Topic: Brule Sioux

Treaty of October 14, 1865 – Brule Sioux

Articles of a treaty made and concluded at Fort Sully, in the Territory of Dakota, by and between Newton Edmunds, governor and ex-officio superintendent of Indian affairs of Dakota Territory; Edward B. Taylor, superintendent of Indian affairs for the northern superintendency; Major-General S. R. Curtis, Brigadier-General H. H. Sibley, Henry W. Reed, and Orrin Guernsey, commissioners on the part of the United States, duly appointed by the President, and the undersigned chiefs and head-men of the Lower Brulé band of Dakota or Sioux Indians. Article I.The Lower Brulé band of Dakota or Sioux Indians, represented in council, hereby acknowledge themselves to be subject to the exclusive jurisdiction and authority of the United States, and hereby obligate and bind themselves individually and collectively, not only to cease all hostilities against the persons and property of its citizens, but to use their influence, and, if necessary, physical force, to prevent other bands of the Dakota or Sioux, or other adjacent tribes, from making hostile demonstrations against the Government of the United States or its people. Article II.Inasmuch as the Government of the United States is desirous to arrest the effusion of blood between the Indian tribes within its jurisdiction hitherto at war with each other, the Lower Brulé band of Dakotas or Sioux, represented in council, anxious to respect the wishes of the Government, hereby agree and bind themselves to discontinue...

Read More

Fort Peck Reservation

Fort Peck Agency Report of Special Agent Jere E. Stevens on the Indians of Port Peck reservation, Port Peck agency, Montana, December 1890, and January 1891. Names of Indian tribes or parts of tribes occupying said reservations: Assinaboine, Brule, Santee, Teton, Unkpapa, and Yanktonai Sioux. The unallotted area of this reservation is 1,776,000 acres, or 2,775 square miles. The reservation has not been surveyed, it was established, altered, or changed by treaty of October 17, 1855 (11 U. S. Stats., p. 657); unratified treaties of’ July 18, 1866, and of July 13 and 15 and September 1, 1868; executive orders, July 5, 1873, and August 19, 1874; act of Congress approved. April 15, 1874 (18 U. S. Stats., p. 28); executive orders, April 13, 1875, and July 13, 1880, and agreement made December 28, 1886, approved by Congress May 1, 1888 (25 U. S. Stats.,p. 113). Indian population 1890: Assinaboine Sioux, 719; Yankton or Dakota Sioux (including 110 Gros Ventres), 1,121; total, 1,840. Fort Peck Reservation Port Peck reservation is located in northeastern Montana, on the north bank of the Missouri River, and is crossed by the Great Northern Railroad. The agency is on the reservation. The name of the railroad station is Poplar, and the name of the post office is Poplar Creek Agency, making it somewhat difficult to determine just where to locate it. The Indians at...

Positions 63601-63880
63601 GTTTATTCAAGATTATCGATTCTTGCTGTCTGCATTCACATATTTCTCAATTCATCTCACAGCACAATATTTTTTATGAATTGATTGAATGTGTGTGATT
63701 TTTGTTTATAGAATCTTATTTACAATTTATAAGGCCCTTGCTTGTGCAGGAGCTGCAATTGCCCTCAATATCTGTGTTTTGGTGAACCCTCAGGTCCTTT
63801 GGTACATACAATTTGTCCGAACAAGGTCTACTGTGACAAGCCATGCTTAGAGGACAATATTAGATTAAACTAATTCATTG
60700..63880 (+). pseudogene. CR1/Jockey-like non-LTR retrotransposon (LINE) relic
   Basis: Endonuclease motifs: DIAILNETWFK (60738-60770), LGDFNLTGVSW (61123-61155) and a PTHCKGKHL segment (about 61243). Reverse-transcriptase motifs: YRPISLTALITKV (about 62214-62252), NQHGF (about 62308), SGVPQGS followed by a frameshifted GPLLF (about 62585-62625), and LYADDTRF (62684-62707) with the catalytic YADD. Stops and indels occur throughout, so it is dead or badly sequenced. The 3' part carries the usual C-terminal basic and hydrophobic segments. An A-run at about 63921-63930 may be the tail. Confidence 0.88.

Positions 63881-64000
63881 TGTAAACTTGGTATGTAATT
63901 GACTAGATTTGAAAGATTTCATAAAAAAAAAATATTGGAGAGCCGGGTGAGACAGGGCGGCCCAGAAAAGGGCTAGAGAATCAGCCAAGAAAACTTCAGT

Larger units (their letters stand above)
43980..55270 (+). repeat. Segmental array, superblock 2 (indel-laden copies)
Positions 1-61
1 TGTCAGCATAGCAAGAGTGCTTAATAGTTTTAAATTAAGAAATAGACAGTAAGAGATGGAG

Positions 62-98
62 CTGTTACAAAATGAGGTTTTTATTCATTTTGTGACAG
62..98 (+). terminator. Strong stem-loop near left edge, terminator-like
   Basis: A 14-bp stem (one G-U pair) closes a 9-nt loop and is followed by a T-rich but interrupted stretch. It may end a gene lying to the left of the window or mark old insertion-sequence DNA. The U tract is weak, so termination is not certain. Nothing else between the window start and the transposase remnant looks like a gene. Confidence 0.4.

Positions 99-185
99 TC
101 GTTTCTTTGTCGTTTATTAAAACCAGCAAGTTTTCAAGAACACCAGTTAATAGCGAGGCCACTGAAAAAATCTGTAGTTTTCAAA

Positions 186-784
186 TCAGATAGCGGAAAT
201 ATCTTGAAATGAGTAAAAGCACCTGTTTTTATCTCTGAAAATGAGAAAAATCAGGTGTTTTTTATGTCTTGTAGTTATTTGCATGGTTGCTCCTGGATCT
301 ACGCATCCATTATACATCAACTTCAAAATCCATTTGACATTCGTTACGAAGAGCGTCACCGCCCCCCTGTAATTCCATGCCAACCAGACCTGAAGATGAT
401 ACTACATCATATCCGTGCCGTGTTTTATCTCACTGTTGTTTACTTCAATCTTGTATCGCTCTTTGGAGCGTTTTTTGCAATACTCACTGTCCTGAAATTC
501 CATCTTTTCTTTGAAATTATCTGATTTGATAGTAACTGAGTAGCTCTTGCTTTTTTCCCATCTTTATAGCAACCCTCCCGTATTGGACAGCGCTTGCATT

Read More

Petition and Papers Relative to Certain Lower Brulé Indians

57TH CONGRESS SENATE DOCUMENT 1st Session No. 324 Mr. GAMBLE presented the following Petition, with accompanying papers, of certain Lower Brule Indians in South Dakota residing upon the Rosebud Reservation in said State and claiming to belong to the Last-Named Tribe, asking for legislation to permit them to secure allotments upon said Reservation. APRIL 28, 1902.—Referred to the Committee on Indian Affairs and ordered to be printed. Petition To the Senate and the House of Representatives of the United States of America in Congress assembled: We, the undersigned, recognized as members of the Lower Brulé tribe of Indians, and residing with that portion of said tribe now living and belonging on the Rosebud Reservation, in the State of South Dakota, respectfully petition your honorable body that such legislation be enacted as will secure to us the lands which we have selected as our allotments on the Rosebud Reservation before the same are thrown open to settlement, as will be done after the ratification of the agreement with the Rosebud Sioux Indians, for cession to the United States of the portion of their reservation unallotted, and lying within what is known as Gregory County, S. Dak. We represent, and show by evidence herewith submitted, that we, except John Sully, a white man, are of Sioux Indian blood; that we all have been living with the Lower Brulé Sioux Indians, and...

Read More

Search

Free Genealogy Archives


It takes a village to grow a family tree!
Genealogy Update - Keeping you up-to-date!
101 Best Websites 2016

Pin It on Pinterest